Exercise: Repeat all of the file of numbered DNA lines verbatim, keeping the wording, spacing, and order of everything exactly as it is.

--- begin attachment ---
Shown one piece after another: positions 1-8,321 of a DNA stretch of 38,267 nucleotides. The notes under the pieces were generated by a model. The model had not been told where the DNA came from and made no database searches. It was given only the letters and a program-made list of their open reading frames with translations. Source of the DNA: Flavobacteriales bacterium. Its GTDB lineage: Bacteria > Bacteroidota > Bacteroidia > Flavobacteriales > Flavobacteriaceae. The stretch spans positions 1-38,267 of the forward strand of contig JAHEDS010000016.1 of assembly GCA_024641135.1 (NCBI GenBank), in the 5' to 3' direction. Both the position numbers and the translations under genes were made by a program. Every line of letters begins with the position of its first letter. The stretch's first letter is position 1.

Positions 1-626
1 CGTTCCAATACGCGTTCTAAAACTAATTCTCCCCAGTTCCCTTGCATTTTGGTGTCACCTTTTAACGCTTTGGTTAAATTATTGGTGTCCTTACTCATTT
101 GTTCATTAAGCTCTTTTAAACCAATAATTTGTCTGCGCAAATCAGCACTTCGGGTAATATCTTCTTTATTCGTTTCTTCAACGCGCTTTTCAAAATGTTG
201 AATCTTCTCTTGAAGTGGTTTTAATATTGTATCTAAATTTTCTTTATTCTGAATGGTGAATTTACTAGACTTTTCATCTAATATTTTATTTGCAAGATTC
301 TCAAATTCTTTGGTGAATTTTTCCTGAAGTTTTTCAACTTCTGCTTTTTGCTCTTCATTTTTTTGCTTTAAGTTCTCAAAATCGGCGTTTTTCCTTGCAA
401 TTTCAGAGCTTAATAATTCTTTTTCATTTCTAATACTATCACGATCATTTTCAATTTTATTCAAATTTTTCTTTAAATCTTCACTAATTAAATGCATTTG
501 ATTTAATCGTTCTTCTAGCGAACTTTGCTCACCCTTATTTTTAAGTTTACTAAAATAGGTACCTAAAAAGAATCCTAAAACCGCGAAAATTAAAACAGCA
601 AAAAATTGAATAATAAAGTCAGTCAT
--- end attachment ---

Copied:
Shown one piece after another: positions 1-8,321 of a DNA stretch of 38,267 nucleotides. The notes under the pieces were generated by a model. The model had not been told where the DNA came from and made no database searches. It was given only the letters and a program-made list of their open reading frames with translations. Source of the DNA: Flavobacteriales bacterium. Its GTDB lineage: Bacteria > Bacteroidota > Bacteroidia > Flavobacteriales > Flavobacteriaceae. The stretch spans positions 1-38,267 of the forward strand of contig JAHEDS010000016.1 of assembly GCA_024641135.1 (NCBI GenBank), in the 5' to 3' direction. Both the position numbers and the translations under genes were made by a program. Every line of letters begins with the position of its first letter. The stretch's first letter is position 1.

Positions 1-626
1 CGTTCCAATACGCGTTCTAAAACTAATTCTCCCCAGTTCCCTTGCATTTTGGTGTCACCTTTTAACGCTTTGGTTAAATTATTGGTGTCCTTACTCATTT
101 GTTCATTAAGCTCTTTTAAACCAATAATTTGTCTGCGCAAATCAGCACTTCGGGTAATATCTTCTTTATTCGTTTCTTCAACGCGCTTTTCAAAATGTTG
201 AATCTTCTCTTGAAGTGGTTTTAATATTGTATCTAAATTTTCTTTATTCTGAATGGTGAATTTACTAGACTTTTCATCTAATATTTTATTTGCAAGATTC
301 TCAAATTCTTTGGTGAATTTTTCCTGAAGTTTTTCAACTTCTGCTTTTTGCTCTTCATTTTTTTGCTTTAAGTTCTCAAAATCGGCGTTTTTCCTTGCAA
401 TTTCAGAGCTTAATAATTCTTTTTCATTTCTAATACTATCACGATCATTTTCAATTTTATTCAAATTTTTCTTTAAATCTTCACTAATTAAATGCATTTG
501 ATTTAATCGTTCTTCTAGCGAACTTTGCTCACCCTTATTTTTAAGTTTACTAAAATAGGTACCTAAAAAGAATCCTAAAACCGCGAAAATTAAAACAGCA
601 AAAAATTGAATAATAAAGTCAGTCAT